The new intimate connection between people and food is known as Farm to Table. Before urbanisation people lived close to, and knew the people who grew their food.  People purchased their food directly from the farmer or from their local market−they knew who to compliment if the food was tasty and ripe. 

Mr Shadreck Ndlovu (senior grower) left and Mr William Mpuso right

In the modern world we have become accustomed to eating food that is mass produced and moved around the country and the world by interconnecting highways and flight paths.  We seem to have erased the connection with our food which often arrives in packaging and rarely in its  raw natural state. 

In South Africa we are blessed with an ideal climate, a diverse landscape and fertile soil. Soil is a collective terms for all the organisms living within it. Soil has been described as life itself, its miraculous structure is the balance of a source of nutrients and water, which provides the source of life for humans and all other living creatures. 

The EMS Foundation and Shambala Private Game Reserve rolled out the delivery of emergency food parcels during the COVID-19 global pandemic.  These were delivered in the provinces of Limpopo, Gauteng, and the Western Cape in South Africa.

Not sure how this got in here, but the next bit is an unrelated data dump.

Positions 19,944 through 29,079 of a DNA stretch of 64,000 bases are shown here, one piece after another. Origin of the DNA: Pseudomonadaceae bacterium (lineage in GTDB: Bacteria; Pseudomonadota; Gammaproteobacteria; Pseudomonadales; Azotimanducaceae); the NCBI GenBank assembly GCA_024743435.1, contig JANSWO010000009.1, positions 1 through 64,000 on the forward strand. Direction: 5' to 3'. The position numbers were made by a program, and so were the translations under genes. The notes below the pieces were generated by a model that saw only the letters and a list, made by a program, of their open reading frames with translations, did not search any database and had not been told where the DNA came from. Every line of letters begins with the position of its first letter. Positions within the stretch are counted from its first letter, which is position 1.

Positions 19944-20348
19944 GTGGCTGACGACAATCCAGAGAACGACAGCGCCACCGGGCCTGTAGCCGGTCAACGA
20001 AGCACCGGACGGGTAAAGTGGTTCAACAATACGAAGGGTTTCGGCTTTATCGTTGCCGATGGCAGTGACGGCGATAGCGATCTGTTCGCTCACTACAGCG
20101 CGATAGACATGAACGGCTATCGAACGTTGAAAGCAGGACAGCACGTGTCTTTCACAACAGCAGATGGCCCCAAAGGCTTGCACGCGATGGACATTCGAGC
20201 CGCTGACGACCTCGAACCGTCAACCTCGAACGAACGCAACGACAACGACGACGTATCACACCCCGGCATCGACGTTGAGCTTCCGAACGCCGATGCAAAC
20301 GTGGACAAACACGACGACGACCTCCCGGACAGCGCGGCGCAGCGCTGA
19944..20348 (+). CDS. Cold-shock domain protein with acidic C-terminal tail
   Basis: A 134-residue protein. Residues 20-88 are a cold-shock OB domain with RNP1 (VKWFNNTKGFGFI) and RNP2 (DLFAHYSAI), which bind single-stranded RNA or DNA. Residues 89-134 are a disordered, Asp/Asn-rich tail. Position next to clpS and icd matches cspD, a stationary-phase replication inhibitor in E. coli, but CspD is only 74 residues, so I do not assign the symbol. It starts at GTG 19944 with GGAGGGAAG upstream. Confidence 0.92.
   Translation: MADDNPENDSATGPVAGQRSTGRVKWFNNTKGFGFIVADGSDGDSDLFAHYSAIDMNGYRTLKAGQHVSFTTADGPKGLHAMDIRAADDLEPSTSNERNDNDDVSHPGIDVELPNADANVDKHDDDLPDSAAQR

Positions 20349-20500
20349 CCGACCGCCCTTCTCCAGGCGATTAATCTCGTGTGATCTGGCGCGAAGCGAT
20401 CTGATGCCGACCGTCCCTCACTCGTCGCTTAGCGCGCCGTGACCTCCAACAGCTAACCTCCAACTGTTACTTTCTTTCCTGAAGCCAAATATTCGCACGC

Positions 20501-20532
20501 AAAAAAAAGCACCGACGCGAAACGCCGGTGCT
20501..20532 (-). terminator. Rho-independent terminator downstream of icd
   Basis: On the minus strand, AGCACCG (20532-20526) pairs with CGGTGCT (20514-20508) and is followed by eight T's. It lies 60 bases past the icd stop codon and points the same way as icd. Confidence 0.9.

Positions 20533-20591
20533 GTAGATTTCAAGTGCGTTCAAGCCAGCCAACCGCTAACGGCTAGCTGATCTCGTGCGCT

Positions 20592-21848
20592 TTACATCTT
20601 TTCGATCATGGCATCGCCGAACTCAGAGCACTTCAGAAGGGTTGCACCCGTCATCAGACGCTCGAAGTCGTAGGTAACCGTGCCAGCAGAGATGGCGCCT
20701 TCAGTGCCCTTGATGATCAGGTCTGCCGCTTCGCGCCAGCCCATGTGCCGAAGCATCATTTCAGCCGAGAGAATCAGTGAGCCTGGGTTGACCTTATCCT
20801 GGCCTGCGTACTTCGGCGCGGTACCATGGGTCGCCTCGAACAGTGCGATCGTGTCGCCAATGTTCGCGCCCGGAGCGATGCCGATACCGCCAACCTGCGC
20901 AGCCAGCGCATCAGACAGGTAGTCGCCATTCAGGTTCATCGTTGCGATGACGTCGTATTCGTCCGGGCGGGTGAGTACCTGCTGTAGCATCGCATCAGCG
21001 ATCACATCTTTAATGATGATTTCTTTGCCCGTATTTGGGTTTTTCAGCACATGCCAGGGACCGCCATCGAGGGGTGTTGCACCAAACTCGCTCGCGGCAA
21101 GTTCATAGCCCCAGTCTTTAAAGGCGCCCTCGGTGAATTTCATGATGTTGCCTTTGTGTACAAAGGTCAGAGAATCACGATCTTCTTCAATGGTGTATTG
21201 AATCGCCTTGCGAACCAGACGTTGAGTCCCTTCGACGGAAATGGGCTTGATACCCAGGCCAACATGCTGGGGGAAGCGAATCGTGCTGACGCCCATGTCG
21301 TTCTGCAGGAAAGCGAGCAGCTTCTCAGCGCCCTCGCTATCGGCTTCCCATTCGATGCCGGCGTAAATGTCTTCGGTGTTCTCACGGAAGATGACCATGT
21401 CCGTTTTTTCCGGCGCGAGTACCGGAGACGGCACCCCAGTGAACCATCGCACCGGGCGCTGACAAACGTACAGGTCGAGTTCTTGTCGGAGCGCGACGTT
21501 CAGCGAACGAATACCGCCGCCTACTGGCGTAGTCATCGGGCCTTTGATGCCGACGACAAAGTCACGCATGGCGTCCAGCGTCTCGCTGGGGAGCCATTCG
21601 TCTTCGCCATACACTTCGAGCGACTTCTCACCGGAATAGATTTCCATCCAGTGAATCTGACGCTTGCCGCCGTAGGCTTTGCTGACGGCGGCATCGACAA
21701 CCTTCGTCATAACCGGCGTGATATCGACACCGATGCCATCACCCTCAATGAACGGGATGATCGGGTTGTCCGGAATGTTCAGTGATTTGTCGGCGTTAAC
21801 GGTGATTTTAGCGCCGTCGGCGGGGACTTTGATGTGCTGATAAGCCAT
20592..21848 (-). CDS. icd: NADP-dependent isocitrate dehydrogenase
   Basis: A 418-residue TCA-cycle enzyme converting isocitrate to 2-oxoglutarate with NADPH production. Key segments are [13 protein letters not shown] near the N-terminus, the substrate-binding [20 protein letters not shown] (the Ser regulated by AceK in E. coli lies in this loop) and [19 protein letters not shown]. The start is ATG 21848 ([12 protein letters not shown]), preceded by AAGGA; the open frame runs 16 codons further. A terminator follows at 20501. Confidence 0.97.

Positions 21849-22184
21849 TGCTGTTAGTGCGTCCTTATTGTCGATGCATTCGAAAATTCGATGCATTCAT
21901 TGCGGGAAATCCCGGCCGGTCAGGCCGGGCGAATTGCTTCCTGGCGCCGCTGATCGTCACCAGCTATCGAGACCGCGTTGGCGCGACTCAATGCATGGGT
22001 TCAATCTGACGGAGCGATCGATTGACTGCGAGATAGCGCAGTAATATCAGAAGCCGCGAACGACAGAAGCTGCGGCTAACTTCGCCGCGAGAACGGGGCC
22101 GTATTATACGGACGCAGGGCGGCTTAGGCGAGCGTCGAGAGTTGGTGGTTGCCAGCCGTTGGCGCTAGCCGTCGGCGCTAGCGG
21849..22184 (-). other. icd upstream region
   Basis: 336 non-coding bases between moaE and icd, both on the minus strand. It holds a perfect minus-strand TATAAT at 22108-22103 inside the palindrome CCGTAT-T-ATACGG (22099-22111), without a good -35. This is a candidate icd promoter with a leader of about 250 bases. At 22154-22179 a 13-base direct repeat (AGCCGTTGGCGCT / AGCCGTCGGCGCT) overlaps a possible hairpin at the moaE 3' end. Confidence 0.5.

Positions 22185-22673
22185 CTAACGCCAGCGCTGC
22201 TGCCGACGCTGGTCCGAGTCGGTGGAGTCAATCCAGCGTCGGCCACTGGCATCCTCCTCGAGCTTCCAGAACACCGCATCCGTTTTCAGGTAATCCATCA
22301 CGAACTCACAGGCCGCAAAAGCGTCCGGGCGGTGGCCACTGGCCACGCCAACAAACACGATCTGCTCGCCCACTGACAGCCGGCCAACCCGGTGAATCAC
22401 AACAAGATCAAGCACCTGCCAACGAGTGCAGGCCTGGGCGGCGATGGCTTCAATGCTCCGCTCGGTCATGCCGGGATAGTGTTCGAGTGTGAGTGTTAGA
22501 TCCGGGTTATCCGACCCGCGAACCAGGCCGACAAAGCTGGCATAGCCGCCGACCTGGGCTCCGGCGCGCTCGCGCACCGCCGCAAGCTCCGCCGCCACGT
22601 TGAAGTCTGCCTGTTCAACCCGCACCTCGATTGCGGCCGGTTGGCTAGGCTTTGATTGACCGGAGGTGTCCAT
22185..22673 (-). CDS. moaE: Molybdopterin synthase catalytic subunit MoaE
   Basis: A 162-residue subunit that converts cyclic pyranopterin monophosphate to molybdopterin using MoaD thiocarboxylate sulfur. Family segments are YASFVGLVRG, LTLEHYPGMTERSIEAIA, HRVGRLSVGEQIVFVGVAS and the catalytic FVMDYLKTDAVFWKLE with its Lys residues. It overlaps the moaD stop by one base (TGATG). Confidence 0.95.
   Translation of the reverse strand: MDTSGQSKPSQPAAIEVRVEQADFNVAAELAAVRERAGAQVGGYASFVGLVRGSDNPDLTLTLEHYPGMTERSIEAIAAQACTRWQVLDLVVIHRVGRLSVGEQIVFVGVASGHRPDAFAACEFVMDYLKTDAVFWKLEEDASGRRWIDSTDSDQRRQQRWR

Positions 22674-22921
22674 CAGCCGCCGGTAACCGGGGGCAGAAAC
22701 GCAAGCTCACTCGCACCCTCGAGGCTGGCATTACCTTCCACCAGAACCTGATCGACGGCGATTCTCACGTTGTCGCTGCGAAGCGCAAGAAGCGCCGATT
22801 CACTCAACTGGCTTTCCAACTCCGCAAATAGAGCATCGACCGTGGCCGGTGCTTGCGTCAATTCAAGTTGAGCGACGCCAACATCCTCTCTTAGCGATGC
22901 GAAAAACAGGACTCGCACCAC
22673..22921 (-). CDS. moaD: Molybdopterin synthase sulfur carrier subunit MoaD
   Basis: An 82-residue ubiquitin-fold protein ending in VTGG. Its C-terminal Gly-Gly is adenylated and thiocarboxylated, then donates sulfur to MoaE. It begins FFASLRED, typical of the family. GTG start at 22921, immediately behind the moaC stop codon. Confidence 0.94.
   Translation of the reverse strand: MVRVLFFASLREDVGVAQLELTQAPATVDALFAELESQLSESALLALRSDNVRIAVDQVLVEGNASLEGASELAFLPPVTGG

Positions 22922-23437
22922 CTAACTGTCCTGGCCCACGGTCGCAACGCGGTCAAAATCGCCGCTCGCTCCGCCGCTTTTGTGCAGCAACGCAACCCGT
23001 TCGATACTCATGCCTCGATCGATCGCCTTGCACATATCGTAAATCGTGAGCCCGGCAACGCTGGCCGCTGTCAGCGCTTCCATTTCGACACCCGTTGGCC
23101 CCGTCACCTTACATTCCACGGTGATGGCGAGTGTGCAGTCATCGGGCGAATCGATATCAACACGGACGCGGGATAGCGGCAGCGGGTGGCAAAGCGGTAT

Realising that providing food for a large amount of school children and their families was unsustainable, the EMS Foundation and the management of Shambala Private Game Reserve decided to expand upon the success of their own vegetable garden. 

The Shambala Private Game Reserve has been reconnecting people with the rich soil of the Limpopo Province. The vegetable garden at Shambala is so successful that they not only supplied organic fresh vegetables to the guests at Shambala but also to the guests of the   Saxon Hotel and the excess vegetables are gifted to members of the local communities situated closest to Shambala. 

Shambala and the EMS Foundation have established highly productive and organic food gardens at three local schools that are situated in the same district as Shambala. The schools are Boschdraai Primary School in Vaalwater, EA Davidson Primary School in Vaalwater and Moshia Secondary School in Alma. A fourth school, in Leseding in Limpopo will be added in 2022. 

The establishment of these food gardens has not only provided much needed local employment but importantly these gardens are providing food security and highly nutritious meals to the children on a daily basis.  

The children and the community members are benefitting from organically grown vegetables, this method of farming promotes ecological balance and biodiversity, enhances soil and water quality and conserves ecosystems and wildlife. The concentration of antioxidants is substantially higher in organic produce compared with conventionally grown vegetables.